Earth is a very small planet, part of an immense Universe. Fifty years ago Man first set foot on a celestial body, “conquering” the Moon; in the future, we may see footprints on Mars and on asteroids, as well. Scientists have sent satellites into orbit to observe celestial objects under many aspects and to improve our understanding of the Universe; probes were launched into space to explore areas far away from us.
From Earth we can therefore branch out, and discover fascinating things while moving “outside” of our planet. But what if we changed perspective and point of observation? Which messengers from space communicate with us every day, and what do they say? Consider what we can see, observe, receive and collect while standing on Earth: radiation, particles, small and large objects. All these offer us an enormous amount of information and allow us to study celestial bodies – objects in the sky that are mostly still mysterious to us, to understand where we come from and how the Universe is evolving in its totality and complexity. Our knowledge of the Universe is vastly improved by the analysis of what reaches Earth, and so are the technologies involved in our everyday life and improving the world in which we live.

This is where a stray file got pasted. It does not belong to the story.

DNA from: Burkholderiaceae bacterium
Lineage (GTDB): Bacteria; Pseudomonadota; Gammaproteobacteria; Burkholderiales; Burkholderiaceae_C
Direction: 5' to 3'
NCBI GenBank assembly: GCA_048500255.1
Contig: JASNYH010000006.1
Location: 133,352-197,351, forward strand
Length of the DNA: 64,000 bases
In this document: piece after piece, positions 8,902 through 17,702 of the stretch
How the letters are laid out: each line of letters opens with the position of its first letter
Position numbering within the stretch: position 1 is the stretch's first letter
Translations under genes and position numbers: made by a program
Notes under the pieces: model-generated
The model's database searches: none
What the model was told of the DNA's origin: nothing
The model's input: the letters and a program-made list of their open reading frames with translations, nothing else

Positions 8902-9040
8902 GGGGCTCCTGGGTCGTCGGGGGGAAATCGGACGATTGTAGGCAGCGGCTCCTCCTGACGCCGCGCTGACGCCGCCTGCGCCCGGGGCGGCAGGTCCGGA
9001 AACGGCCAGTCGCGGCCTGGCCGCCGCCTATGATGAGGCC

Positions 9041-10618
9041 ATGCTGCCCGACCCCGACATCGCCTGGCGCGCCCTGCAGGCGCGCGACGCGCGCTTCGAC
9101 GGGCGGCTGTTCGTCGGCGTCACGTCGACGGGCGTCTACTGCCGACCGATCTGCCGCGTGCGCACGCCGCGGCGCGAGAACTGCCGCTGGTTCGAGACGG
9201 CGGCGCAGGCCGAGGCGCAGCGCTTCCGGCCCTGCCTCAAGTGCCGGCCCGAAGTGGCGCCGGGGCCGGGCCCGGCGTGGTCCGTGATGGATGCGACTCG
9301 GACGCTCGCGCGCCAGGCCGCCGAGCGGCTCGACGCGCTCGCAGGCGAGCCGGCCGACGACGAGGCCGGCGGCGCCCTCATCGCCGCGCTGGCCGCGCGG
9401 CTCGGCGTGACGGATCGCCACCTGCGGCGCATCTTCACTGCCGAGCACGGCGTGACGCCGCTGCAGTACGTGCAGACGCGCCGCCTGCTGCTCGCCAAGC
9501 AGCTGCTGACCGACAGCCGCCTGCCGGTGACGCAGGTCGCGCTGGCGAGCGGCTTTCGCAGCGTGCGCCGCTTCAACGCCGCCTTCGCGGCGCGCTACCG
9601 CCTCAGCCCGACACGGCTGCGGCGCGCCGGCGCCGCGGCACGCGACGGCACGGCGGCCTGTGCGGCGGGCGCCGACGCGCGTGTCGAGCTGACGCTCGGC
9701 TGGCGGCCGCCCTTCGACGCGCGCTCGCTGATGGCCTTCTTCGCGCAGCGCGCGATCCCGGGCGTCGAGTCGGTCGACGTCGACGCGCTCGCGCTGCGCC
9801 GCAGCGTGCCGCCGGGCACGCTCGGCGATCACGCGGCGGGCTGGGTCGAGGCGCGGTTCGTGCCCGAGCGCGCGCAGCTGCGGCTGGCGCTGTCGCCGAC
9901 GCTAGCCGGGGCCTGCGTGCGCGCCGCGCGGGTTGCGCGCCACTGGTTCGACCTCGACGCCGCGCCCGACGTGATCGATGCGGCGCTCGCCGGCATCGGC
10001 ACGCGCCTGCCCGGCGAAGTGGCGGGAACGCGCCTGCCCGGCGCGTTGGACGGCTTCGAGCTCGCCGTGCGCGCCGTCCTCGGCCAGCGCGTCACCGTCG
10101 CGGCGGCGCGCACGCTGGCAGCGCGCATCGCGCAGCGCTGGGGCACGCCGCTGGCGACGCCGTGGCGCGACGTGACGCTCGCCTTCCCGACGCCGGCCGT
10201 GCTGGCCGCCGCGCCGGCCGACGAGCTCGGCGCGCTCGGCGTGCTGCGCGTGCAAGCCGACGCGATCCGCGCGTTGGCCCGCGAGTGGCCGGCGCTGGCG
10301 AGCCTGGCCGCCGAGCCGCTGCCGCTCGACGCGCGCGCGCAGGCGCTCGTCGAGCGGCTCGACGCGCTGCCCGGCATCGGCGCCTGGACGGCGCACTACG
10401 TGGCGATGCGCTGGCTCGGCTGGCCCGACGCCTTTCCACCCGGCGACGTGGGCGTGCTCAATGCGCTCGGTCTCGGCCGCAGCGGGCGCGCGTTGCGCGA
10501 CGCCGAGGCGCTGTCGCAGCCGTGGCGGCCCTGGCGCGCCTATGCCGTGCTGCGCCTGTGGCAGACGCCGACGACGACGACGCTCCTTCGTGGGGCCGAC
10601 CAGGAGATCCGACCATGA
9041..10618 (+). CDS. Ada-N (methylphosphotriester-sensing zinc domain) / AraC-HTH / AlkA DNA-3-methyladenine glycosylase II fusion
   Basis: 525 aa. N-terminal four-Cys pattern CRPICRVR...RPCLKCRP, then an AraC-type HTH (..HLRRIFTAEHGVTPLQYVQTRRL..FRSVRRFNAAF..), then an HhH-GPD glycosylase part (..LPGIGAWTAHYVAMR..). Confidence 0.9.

Light, various kinds of radiation, cosmic rays, neutrinos, subatomic particles, small and large meteorites… are all messengers that come from near, far and farther areas of the Universe, bringing us valuable information even from the most remote corners of the Sky.
The project aims to further research on space messengers and to spread knowledge on the topic, by offering a wide array of informative and educational meetings and laboratories (scientific and artistic), of astronomical observations, of active involvement in the collection and subsequent analysis of what arrives on Earth. Participation to the project is open to adults, children, school classes of all age as well as guests of rehabilitation centres, hospitals and recovery communities.
The PRISMA project, coordinated by the National Institute of Astrophysics, will be a partner of the project – its objective being the monitoring of bolides and recovery of any residual meteorites.
The Pavia University History Museum, the Planetary and Astronomical Observatory Cà del Monte, the Department of Physics and the Department of Earth and Environmental Science planned all activities to encourage anyone involved to walk a path that begins afar and will take them farther still.